1. MIA (Pierre/Yelich/Hechavarria), 2.2
2. MIL (Aoki), 2.1
3. PIT (Marte/Tabata), 2.1
7. TB (Jennings/Joyce/DeJesus), 1.9
Leadoff average, 1.6
27. CHN (DeJesus/Castro/Valbeuna), 1.3
28. MIN (Dozier/Presley/Carroll), 1.2
29. KC (Gordon), 1.2
30. TEX (Kinsler/Andrus/Martin), 1.1
ML average, 1.1

Again, this is not a quality list, as indicated by the mix of good and bad OBAs among the leaders and trailers. This is also a good interlude at which to remind you that the players listed are those who started twenty or more games in the leadoff spot for their teams and they are not solely responsible for the overall performance of the team’s leadoff hitters. David DeJesus lead off 66 games for the Cubs and 20 for the Rays and thus finds himself as part of both the leaders and trailers list here.

A similar gauge, but one that doesn't rely on the teammate-dependent R and RBI totals, is Bill James' Run Element Ratio. RER was described by James as the ratio between those things that were especially helpful at the beginning of an inning (walks and stolen bases) to those that were especially helpful at the end of an inning (extra bases). It is a ratio of "setup" events to "cleanup" events. Singles aren't included because they often function in both roles.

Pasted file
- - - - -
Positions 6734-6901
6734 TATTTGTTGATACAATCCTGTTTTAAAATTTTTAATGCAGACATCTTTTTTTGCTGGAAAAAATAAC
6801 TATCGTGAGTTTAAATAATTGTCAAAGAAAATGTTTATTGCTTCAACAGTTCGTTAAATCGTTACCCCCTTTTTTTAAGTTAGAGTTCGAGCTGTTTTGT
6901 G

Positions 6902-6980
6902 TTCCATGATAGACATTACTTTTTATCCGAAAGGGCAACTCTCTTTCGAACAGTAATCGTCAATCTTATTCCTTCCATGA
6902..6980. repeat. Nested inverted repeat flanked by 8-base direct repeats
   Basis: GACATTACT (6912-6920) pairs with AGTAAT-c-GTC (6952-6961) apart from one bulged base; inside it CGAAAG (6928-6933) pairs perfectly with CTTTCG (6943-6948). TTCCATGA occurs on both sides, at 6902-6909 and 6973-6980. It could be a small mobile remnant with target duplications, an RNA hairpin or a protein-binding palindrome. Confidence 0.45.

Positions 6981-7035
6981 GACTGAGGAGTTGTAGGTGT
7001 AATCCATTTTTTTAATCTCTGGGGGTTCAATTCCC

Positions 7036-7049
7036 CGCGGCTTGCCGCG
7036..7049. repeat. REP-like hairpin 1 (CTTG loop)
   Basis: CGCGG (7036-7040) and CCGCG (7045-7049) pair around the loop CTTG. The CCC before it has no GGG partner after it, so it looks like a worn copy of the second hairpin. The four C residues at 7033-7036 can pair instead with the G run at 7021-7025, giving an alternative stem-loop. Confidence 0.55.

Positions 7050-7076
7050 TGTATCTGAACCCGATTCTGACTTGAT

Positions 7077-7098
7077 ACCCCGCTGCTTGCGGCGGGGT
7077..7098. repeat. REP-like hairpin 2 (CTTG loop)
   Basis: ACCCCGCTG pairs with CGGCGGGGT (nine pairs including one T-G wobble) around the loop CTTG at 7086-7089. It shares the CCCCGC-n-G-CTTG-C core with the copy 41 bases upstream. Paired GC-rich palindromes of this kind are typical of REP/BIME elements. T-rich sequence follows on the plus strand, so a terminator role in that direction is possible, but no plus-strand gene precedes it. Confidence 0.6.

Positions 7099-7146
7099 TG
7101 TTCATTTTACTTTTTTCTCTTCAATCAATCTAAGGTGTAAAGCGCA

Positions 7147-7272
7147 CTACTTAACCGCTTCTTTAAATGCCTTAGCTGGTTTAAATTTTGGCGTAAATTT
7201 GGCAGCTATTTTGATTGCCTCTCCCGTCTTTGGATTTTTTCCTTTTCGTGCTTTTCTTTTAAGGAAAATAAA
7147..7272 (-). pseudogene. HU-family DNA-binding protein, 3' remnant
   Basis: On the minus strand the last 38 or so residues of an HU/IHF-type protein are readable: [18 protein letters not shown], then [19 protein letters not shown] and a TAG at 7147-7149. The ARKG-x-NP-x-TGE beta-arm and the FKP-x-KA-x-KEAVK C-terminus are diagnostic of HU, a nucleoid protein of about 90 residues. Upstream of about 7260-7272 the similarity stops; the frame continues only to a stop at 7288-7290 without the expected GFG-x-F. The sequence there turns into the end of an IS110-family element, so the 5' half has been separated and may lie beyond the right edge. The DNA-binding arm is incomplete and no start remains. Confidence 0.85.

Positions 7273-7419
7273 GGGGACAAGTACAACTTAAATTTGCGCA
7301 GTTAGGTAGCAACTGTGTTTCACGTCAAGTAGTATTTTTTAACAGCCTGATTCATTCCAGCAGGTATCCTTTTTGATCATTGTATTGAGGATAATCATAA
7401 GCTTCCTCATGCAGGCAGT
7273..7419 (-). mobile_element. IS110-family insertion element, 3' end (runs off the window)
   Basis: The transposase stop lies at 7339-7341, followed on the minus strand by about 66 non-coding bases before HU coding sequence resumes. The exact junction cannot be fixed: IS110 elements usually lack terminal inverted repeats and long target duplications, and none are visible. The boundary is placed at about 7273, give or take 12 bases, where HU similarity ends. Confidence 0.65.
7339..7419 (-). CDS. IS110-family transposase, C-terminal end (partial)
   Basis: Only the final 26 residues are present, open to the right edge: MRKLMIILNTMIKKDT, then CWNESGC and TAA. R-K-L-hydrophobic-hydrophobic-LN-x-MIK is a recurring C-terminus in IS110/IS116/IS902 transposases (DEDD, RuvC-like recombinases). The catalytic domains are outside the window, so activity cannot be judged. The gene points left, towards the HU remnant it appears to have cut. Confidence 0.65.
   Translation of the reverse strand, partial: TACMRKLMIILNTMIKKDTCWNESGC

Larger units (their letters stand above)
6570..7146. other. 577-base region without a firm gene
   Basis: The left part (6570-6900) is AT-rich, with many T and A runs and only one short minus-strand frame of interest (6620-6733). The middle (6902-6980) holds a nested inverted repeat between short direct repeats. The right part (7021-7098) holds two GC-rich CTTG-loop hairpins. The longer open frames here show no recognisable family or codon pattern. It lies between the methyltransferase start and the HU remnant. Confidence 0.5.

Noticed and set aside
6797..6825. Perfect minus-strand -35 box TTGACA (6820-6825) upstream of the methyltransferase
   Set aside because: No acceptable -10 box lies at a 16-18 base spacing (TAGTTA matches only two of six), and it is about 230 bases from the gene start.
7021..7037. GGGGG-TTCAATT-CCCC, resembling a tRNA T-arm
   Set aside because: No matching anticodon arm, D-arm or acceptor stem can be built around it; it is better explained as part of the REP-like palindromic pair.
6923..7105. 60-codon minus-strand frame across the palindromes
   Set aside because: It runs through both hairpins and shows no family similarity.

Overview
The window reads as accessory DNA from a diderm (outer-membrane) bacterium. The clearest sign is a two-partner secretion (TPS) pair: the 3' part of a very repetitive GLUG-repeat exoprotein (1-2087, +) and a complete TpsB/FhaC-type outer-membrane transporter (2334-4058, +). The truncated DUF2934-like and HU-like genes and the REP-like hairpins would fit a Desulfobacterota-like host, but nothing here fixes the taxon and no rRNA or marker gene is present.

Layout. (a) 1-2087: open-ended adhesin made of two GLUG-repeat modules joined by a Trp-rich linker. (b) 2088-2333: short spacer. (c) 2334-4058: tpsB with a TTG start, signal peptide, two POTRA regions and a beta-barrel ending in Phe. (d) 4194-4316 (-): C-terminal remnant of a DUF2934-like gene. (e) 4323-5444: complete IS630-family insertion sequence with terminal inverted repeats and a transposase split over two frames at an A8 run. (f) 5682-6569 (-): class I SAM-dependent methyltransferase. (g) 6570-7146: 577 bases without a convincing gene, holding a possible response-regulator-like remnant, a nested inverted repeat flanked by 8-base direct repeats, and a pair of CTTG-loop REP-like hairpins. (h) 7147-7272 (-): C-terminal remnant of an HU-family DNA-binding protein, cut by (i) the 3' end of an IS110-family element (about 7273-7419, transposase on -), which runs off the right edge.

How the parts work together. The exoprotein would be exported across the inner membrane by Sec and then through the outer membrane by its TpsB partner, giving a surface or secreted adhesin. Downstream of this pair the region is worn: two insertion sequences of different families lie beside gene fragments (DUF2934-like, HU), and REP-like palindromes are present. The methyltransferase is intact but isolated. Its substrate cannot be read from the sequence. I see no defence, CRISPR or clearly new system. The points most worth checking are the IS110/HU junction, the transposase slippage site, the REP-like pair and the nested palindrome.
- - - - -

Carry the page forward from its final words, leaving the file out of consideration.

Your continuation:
Of course, there are RBI walks and doubles are a great way to start an inning, but RER classifies events based on when they have the highest relative value, at least from a simple analysis:

1. NYN (Young), 1.7
2. HOU (Grossman/Villar/Altuve/Barnes), 1.7
3. MIL (Aoki), 1.4
Leadoff average, 1.0
ML average, .7
27. PIT (Marte/Tabata), .7
28. DET (Jackson/Dirks), .7
29. LAA (Shuck/Aybar/Bourjos), .7
30. SEA (Miller/Chavez/Saunders), .6

Since stealing bases is part of the traditional skill set for a leadoff hitter, I've included the ranking for what some analysts call net steals, SB - 2*CS. I'm not going to worry about the precise breakeven rate, which is probably closer to 75% than 67%, but is also variable based on situation. The ML and leadoff averages in this case are per team lineup slot: